• NOTE: boiling them might take longer than 6 hours for bigger bones like cow bones, and this is where you may involve a pressure cooker.
  • Boiling with a pressure cooker may only take two hours for your bones to be ready.
  • Completely submerge the bones with tap water, set the pressure cooker to the highest setting, and let them boil for two hours.
  • After boiling, you will realize that the smaller bones will fall away when you hold them, but the bigger bones might require a bit of force.

The next two steps involve dehydrating or removing moisture from the bones and pulverizing them into bone meal powder.

Here, you can choose to pulverize first or dehydrate first. Choose whatever works for you.

  • If you choose to pulverize first, you need to first crush the bones into smaller pieces before putting them in a blender.
  • If you choose to dehydrate, you simply need to put the bones in the dehydrator for the dehydration process.
  • After blending the pieces of bones in a blender, you can remove them and pour them into a dish.
  • At this point, the blended bones will still be a little chunky; you can, however, place them in a pestle and mortar for a little more grinding.
  • Grind the bones pieces until they are finely ground.
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Things to Watch Out For When Making and Feeding Bone Meal to Your Composting Worms

Bone meal is also an excellent addition to the worm feed.

  • Bone meal should be used in soil with a pH level under 7.
    Test your earthworm farm before using bone meal. If your soil’s pH level is too alkaline (7 or above), use a different amendment to raise the acidity and lower the pH level.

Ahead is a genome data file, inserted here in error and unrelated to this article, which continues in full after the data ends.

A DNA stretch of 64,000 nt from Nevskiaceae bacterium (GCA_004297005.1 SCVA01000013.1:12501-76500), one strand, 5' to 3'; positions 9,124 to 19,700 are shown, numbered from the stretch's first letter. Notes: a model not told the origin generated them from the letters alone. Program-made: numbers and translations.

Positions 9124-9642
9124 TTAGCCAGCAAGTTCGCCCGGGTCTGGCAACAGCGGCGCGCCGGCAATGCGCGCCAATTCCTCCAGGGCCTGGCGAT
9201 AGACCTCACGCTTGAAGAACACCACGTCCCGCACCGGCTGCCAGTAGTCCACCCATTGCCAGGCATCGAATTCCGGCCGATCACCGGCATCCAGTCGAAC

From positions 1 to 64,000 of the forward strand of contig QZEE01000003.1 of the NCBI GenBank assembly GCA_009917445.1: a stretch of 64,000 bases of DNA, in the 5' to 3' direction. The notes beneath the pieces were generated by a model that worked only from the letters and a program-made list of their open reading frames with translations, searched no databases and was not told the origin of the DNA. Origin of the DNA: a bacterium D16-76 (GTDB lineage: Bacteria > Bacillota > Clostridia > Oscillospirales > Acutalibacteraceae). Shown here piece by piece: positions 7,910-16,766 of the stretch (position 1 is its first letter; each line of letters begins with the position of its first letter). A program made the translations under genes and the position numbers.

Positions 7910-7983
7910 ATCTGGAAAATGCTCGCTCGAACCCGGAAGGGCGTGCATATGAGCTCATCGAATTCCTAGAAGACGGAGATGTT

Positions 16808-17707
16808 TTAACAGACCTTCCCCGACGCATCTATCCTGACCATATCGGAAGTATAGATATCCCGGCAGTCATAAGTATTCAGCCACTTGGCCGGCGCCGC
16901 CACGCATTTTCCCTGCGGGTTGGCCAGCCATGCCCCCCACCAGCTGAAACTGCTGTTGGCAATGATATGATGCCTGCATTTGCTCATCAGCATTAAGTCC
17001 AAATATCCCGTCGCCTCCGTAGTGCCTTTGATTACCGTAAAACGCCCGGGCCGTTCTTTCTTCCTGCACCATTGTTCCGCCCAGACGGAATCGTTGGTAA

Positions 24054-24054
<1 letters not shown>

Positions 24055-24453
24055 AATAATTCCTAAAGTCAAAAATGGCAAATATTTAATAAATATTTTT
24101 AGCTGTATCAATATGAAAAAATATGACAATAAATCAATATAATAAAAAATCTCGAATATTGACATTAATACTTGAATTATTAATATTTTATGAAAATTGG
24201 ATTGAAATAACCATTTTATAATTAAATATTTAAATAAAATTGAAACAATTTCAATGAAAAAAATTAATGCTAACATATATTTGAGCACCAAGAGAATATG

• Mix with other amendments if necessary.
    Your worm bins may require amendments that include other necessary nutrients besides phosphorus and calcium.
  • Too much bone meal can harm your worms.
    Too much bone meal in an already highly alkaline bin can push the pH of a bin into unsafe territory. It can also push out other nutrients that your worms need if used in large quantities. Remember that bone meal takes months to break down! NOTE: you should also not
  • Watch out for meat scraps in the bones.
    Make sure you get rid of the scraps to ensure that your compost piles do not smell.
  • Ensure bone meal is in finely powdered form.
    Because worms can only eat small particles of food.
  • In the case of red wrigglers and nightcrawlers, ensure that the bone meal is buried below the surface.
  • They may draw pests and critters to your earthworm farm, even your pets!
    Solve this issue by burying bone meal a little deeper or the best way, make sure your bin isn’t accessible to them. Bone meal can be toxic to pets like cats and dogs.

Every food that you add to the worm bin should be finely ground, or it should at least be in the smallest pieces possible.

NOTE: You can also apply bone meal directly to plants but shouldn’t do this if the soil’s pH level is above 7 (alkaline) as studies show that the phosphorus is unavailable to plants at this pH level.

What are Alternatives to Bone Meal to Feed My Earthworms?

If you don’t need any more phosphorus in your worm bin and already have too many organic materials high in phosphorus, use these alternatives to change your earthworm farms NPK ratio:

  • Bloodmeal: for more Nitrogen (can last about 2 to 3 months)
  • Kelp meal: for more Potassium (can last around 4 months)


Worms are a great way to reduce food waste and provide rich garden compost.

If you eat meat, you can use the bones instead of throwing them away.

You can pile up the bones in your refrigerator, and in a few weeks, you have enough bones for the bin.

A disadvantage to adding bone meal to your soil or manure is if you have dogs that can access your compost pile, but burying them deep enough and cutting off access for the dog to your worm farm, solves this issue.

Bone meal is excellent for raising worms in a bin.

As we have seen, you can make your bone meal home instead of buying the packed one and save some coin.

It is super easy to raise happy worms, especially if you know what you need to add to their food.

Worms, including earthworms, are hungry for your kitchen leftovers, coffee grounds, eggshells, and yes, bones!

Though their favorite food comes from plants, vegetables, fruits, grains, and beans.